You are now leaving GSK’s website

This link will take you to a non-GSK website. GSK does not recommend, endorse or accept liability for sites controlled by third-parties.


Go back

Overview of Tivicay

Tivicay is the first once daily, unboosted integrase inhibitor.*

Tivicay is indicated in combination with other antiretroviral medicinal products for the treatment of HIV-infected adults, adolescents and children above 6 years of age.[1] Tivicay is contraindicated in patients with hypersensitivity to dolutegravir or to any of the excipients, and with co-administration with dofetilide.[1]

Tivicay has been extensively studied in a clinical programme involving 3,041 patients across five phase III trials (SINGLE, SPRING-2, FLAMINGO, SAILING, VIKING-3).[2-9]

Go to Top Close

Reasons to rethink first line treatment with Tivicay for patients with HIV-1:

  • Rapid and sustained efficacy up  to 144 weeks[2-9]
  • High barrier to resistance to date[2-9]
  • Generally well tolerated with few discontinuations[2-9]
  • Once daily with few significant drug-drug interactions or dosing restrictions*[1]

Make dolutegravir your core agent

A journey through ART innovation – how 3rd agents have become core to HIV therapy.

* Tivicay is dosed 50 mg once daily for patients without documented or clinically suspected resistance to the integrase class. Tivicay should be administered twice daily in this population when co-administered with some medicines (e.g. efavirenz, nevirapine, tipranavir/ritonavir, or rifampicin). [1]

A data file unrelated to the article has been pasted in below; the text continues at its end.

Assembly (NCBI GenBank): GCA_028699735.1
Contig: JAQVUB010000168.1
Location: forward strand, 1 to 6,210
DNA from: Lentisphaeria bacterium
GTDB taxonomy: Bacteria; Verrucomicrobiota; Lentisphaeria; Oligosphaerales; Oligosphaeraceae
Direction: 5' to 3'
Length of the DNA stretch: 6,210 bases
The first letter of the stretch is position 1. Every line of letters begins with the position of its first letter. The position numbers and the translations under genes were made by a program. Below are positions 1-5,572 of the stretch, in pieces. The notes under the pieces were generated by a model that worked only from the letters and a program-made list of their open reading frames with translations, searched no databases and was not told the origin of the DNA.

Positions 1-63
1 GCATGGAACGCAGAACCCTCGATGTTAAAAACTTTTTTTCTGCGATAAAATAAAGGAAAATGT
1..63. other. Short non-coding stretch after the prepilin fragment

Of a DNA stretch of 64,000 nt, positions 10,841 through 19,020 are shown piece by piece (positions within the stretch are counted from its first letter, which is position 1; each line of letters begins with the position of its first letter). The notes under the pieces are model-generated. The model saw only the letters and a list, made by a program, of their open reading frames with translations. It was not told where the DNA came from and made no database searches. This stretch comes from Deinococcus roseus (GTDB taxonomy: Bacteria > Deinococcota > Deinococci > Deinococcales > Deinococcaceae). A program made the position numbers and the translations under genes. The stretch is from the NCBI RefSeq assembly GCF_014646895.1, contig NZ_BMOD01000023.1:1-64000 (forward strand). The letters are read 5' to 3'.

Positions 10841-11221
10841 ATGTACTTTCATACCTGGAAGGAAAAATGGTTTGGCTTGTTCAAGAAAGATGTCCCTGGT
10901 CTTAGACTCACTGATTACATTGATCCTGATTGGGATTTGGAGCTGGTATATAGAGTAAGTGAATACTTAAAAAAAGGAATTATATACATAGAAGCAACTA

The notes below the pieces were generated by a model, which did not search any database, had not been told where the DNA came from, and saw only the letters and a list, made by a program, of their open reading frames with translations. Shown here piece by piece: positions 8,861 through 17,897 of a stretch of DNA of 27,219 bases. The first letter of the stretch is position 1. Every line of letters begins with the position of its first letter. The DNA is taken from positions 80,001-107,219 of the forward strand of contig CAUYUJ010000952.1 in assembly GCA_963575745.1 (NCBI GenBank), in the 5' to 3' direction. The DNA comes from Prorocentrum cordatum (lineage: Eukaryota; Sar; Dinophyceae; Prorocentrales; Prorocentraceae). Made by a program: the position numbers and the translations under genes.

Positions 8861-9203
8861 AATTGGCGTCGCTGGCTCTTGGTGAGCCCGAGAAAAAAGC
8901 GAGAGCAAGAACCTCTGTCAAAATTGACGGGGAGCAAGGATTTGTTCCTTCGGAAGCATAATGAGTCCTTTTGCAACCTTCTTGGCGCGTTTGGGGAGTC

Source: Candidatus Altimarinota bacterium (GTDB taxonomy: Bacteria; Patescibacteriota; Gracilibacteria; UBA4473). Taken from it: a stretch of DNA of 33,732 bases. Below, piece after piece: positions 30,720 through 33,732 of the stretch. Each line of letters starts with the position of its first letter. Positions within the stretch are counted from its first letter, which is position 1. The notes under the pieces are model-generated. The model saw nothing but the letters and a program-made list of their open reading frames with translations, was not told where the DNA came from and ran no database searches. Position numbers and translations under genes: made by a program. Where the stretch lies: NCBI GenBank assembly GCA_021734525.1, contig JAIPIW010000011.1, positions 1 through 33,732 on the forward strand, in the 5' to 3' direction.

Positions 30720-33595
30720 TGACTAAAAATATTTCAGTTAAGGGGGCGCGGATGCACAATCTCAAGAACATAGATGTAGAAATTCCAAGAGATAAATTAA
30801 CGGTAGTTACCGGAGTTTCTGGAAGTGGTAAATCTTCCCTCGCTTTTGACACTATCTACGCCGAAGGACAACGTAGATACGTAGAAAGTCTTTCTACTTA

Tivicay is dosed 50 mg twice daily for patients with resistance to the integrase class (documented or clinically suspected). Co-administration of Tivicay with some medicines should be avoided in this population (e.g. efavirenz, nevirapine, tipranavir/ritonavir, or rifampicin). In the presence of integrase inhibitor resistance, there are insufficient data to recommend a dose for dolutegravir in adolescents and children. [1]


  1. TIVICAY (dolutegravir) Summary of Product Characteristics.
  2. Walmsley S, et al. N Engl J Med. 2013;369(19):1807-1818.
  3. Raffi F, et al. Lancet. 2013;381(9868):735-743.
  4. Raffi F, et al. Lancet Infect Dis. 2013;13(11):927-935.
  5. Clotet B, et al. Lancet. 2014;383(9936):2222-2231.
  6. Cahn P, et al. Lancet. 2013;382(9893):700-708.
  7. Castagna A, et al. J Infect Dis. 2014; 210: 354-362.
  8. Pappa K, et al. Oral presentation at: 54th Interscience Conference on Antimicrobial Agents and Chemotherapy; September 5-9, 2014; Washington, DC, USA.
  9. Molina J-M, et al. J Int AIDS Soc 2014; 17(Suppl 3): 19490.
  10. European AIDS Clinical Society. Guidelines. Version 7.1. November 2014. Available at: Last accessed December 2014.

Adverse events should be reported directly to the HPRA; Freepost, Pharmacovigilance Section, Health Products Regulatory Authority, Earlsfort Terrace, Dublin 2, Tel: +353 1 676 4971 Adverse events should also be reported to GlaxoSmithKline on 1800 244 255.

These medicinal products are subject to additional monitoring. This will allow quick identification of new safety information. Healthcare professionals are asked to report any suspected adverse reactions.

Tivicay & Triumeq is registered trademark of the GlaxoSmithKline Group of Companies